TikTok star and food blogger introduces America to Lancashire delicacy - calling it "peasant food"
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Featuring the traditional dish in her "peasant food" and "comfort food" series, Corre Larkin from Newport Beach, California, has produced a three-minute video taking viewers through the cooking process.
Released last month, Corre’s video has so far amassed 25,000 likes and more than 2,000 comments.
She said: “This is a British dish, a northern British dish that is typically only going to be served in someone’s home, it’s not often found in a restaurant.
"It’s part of the peasant food series and comfort food series, and is arguably one of the best things I make.”
How does she make Lancashire hot pot?
Corre, who lived in the UK for 10 years, starts with a stewing cut of lamb – blade or shoulder – that she cuts into small chunks and seasons with salt and pepper, before browning with butter and olive oil, then adding chopped onions and large chopped carrots.
She warns of the dangers of not using non-stick pans, and adds two bay leaves into the mixture.
After 10 minutes she adds in two big heaped teaspoons of flour, before adding in chicken stock, more salt and some Worcestershire sauce.
When it’s just started to boil, she takes it off the hob and into an oven at 160 degrees celcius for an hour.
Then she mandolins white potatoes to place over the top, dotted with butter and a sprinkling of salt and puts it back in the oven for a further hour at 200 degrees.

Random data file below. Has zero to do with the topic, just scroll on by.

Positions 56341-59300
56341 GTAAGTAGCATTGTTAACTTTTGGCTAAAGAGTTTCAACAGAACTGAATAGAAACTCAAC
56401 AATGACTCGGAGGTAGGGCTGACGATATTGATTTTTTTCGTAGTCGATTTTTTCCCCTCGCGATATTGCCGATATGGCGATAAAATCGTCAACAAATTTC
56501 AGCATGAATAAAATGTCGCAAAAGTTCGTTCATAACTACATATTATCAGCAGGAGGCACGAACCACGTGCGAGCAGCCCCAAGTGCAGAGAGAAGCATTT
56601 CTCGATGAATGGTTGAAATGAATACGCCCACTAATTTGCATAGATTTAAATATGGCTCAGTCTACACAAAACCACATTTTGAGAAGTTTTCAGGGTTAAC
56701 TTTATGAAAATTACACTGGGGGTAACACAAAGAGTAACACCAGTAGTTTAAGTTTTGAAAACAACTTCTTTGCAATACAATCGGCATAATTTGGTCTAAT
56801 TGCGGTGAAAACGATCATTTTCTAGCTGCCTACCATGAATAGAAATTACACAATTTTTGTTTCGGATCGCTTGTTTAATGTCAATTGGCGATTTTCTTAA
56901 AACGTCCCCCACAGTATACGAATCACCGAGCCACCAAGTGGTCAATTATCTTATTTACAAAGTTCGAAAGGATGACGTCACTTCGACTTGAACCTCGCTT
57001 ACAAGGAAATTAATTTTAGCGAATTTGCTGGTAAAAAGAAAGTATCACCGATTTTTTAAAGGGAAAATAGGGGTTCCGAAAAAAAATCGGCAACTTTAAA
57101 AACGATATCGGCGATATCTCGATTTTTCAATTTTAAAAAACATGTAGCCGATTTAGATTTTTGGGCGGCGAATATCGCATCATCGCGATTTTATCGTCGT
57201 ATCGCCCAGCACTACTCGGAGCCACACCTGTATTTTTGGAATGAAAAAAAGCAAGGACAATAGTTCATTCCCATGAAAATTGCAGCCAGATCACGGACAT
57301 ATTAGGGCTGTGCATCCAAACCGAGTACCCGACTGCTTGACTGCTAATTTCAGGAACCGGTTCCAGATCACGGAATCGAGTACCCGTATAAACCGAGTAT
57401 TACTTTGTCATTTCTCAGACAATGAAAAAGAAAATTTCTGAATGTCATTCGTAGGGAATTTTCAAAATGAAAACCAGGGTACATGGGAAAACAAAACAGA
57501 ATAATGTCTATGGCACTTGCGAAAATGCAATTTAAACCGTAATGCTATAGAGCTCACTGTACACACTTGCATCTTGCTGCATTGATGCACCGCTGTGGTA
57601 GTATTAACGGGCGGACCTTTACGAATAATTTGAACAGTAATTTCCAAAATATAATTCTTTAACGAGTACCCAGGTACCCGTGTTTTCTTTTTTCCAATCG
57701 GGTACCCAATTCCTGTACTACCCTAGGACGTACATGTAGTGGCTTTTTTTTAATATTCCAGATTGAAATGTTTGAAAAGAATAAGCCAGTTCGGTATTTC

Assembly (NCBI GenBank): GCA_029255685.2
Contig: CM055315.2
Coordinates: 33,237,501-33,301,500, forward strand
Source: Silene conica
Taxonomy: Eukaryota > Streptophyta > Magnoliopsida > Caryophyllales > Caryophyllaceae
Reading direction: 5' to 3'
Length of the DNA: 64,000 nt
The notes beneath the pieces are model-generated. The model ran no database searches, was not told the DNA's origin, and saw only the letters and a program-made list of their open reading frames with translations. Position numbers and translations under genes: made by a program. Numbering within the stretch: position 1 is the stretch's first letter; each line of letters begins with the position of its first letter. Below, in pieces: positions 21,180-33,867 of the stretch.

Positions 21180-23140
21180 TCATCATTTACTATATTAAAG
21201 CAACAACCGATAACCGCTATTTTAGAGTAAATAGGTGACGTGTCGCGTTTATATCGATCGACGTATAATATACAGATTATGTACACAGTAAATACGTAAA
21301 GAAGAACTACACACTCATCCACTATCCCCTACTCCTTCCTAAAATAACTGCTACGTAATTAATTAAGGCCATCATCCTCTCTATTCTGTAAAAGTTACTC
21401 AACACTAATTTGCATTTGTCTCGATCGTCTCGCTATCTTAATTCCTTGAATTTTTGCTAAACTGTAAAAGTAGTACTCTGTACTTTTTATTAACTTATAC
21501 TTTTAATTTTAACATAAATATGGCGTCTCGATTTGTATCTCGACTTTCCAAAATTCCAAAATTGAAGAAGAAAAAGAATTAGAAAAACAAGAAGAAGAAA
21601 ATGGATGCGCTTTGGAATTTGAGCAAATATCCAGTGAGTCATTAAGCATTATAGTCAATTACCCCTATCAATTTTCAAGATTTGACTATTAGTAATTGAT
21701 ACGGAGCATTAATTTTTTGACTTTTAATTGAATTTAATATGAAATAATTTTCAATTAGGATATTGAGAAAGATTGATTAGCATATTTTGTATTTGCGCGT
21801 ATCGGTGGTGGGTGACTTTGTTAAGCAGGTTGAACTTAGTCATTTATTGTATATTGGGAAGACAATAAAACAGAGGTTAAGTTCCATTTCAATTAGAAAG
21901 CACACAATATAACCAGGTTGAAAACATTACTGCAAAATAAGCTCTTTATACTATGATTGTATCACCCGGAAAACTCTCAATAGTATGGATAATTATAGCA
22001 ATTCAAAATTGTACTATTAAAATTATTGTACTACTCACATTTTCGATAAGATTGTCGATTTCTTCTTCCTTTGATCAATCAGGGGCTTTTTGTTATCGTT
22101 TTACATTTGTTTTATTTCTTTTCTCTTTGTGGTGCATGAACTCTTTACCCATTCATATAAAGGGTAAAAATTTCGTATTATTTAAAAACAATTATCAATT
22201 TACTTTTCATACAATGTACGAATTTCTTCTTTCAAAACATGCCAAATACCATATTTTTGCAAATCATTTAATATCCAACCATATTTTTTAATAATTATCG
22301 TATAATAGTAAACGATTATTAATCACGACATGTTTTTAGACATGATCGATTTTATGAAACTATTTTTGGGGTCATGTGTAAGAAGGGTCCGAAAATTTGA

"I can’t tell you enough how good this is”
Taking it out of the oven, she says: “It is so pretty, it smells so good, it looks so good.”
She serves with with a green side salad and a walnut vinaigrette saying “this salad will contrast nicely with how rich this dish is”.
Tasting the finished product Corre says: “I can’t tell you enough how good this is, it’s one of the best things I make, it’s right up there with pasta eleginevse.”
In the comments section, UK-based viewers told Corre that hotpot is available in many pubs and restaurants as well as supermarkets.
Others pointed out it would ‘never be served with salad in the UK’.
History of Lancashire hot pot
Lancashire Hotpot is thought to have originated during the cotton industry in the 19th century, something warm and enticing for tired and hungry mill workers to look forward to after too many hours of hard work.
Surprisingly, oysters, which were cheap at that time, were sometimes added to bulk out the mixture.
It is traditionally served with red cabbage.
In spring 2011, a loose campaign started forming to propose that the dish be awarded European “Protected Geographical Indication” status. This would mean that commercially the dish could only be prepared for sale in Lancashire, and according to certain methods.
Similar status is applied to Cumberland Sausage and Cornish Pasties.